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“A Clear Conscience”: Advertising Football Equipment and Responsibility for Injuries

Wed, August 30, 2:00 to 3:30pm, Sheraton Boston, Floor: 3, Beacon G

Abstract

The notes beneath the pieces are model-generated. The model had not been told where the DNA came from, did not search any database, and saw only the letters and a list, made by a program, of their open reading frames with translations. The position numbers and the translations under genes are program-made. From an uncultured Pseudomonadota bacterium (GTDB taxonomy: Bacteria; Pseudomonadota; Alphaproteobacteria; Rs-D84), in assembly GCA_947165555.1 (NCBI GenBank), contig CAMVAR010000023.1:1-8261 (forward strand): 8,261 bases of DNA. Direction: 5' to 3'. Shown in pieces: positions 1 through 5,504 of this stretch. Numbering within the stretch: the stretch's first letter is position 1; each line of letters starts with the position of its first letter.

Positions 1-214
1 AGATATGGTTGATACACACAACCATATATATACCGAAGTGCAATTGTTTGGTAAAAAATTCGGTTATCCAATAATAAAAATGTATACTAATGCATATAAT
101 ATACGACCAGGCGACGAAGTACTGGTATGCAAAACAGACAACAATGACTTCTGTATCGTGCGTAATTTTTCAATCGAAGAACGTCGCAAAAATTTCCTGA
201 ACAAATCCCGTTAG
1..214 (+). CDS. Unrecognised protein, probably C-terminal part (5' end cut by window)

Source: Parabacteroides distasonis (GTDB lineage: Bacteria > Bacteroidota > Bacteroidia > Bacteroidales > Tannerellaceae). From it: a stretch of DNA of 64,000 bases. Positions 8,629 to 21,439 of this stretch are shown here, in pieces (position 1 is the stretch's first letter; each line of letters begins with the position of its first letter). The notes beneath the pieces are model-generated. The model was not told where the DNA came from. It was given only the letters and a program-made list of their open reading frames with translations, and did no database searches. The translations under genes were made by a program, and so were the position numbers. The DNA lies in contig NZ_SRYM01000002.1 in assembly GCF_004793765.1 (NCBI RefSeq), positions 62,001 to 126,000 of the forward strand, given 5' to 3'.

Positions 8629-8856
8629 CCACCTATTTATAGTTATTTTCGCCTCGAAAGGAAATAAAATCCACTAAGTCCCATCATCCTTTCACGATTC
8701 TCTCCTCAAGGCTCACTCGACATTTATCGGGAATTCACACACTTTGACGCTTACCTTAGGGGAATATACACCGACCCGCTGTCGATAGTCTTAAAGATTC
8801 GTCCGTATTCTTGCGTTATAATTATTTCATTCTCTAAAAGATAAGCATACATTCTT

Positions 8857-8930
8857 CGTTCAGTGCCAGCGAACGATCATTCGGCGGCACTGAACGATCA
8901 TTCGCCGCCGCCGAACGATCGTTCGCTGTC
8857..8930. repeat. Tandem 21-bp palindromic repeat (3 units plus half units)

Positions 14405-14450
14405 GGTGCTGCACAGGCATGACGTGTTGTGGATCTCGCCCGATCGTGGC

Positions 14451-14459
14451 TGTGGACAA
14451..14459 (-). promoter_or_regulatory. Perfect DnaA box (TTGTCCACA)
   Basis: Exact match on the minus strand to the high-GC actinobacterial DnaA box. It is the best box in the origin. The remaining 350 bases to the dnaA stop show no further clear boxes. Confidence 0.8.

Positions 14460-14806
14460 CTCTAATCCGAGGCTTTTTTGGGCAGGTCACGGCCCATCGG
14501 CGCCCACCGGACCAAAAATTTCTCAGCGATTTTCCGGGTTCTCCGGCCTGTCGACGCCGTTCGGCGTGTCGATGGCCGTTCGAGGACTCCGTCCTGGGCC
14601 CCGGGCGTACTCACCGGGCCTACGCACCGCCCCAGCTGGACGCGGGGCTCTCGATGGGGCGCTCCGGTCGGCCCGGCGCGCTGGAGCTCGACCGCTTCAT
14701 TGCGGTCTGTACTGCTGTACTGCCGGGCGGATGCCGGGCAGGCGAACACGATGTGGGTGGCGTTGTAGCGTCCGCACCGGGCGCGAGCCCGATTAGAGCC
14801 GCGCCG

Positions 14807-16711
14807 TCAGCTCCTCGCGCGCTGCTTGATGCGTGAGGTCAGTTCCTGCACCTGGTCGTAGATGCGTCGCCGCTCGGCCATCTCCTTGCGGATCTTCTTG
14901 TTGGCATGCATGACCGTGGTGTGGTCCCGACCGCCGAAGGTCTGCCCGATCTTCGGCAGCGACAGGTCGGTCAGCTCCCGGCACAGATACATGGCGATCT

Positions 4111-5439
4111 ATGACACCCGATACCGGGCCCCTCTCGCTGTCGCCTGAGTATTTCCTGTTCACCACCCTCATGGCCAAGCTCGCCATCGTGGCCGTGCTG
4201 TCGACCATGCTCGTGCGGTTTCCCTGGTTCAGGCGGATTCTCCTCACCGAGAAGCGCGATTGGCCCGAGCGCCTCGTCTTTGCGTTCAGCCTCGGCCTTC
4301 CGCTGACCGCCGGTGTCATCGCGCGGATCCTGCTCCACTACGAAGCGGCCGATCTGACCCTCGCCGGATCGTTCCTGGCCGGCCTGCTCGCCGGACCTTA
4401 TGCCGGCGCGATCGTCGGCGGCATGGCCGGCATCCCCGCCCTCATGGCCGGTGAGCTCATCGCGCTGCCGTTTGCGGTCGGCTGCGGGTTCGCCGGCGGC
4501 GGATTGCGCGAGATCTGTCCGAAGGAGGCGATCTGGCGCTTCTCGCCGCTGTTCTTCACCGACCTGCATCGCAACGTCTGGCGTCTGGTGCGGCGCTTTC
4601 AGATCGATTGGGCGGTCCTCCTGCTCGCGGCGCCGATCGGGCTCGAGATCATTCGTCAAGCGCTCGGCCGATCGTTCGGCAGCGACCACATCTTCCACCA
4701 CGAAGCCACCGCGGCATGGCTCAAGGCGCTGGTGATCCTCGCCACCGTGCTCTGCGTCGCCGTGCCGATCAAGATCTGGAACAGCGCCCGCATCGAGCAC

This paper examines how manufacturers of protective football equipment have shaped public understandings of youth football safety in the United States. An analysis of historical equipment advertisements, newspaper accounts, company research studies, and legal proceedings indicates that equipment advertisements and product liability cases were particularly influential, in sometimes contradictory ways. Advertisements for protective equipment inherently signaled to consumers that football carried a certain element of risk. Manufacturers of protective gear thus had to portray a nuanced portrait of the injury hazards associated with the sport: they needed to depict youth football as sufficiently risky to require the purchase of extensive equipment, but not so risky as to be inappropriate for children. Equipment ads communicated that technology and engineering were effective in mitigating risks, and often specifically emphasized manufacturers’ alliances with coaches and doctors in working to protect children. Yet in defending themselves against product liability lawsuits, manufacturers emphasized the lack of relationship between helmets and the injuries of individual plaintiffs. Manufacturers further argued that individual coaches, parents and children should take responsibility for preventing football-related injuries because they had voluntarily chosen to assume the risks of the sport. They also threatened that lawsuits would doom football by rendering sports equipment manufacturing and insurance prohibitively costly. Ultimately, sporting goods manufacturers largely succeeded in framing the issue of football safety as a matter of individual responsibility, while also presenting protective equipment as necessary and sufficient to address safety concerns.

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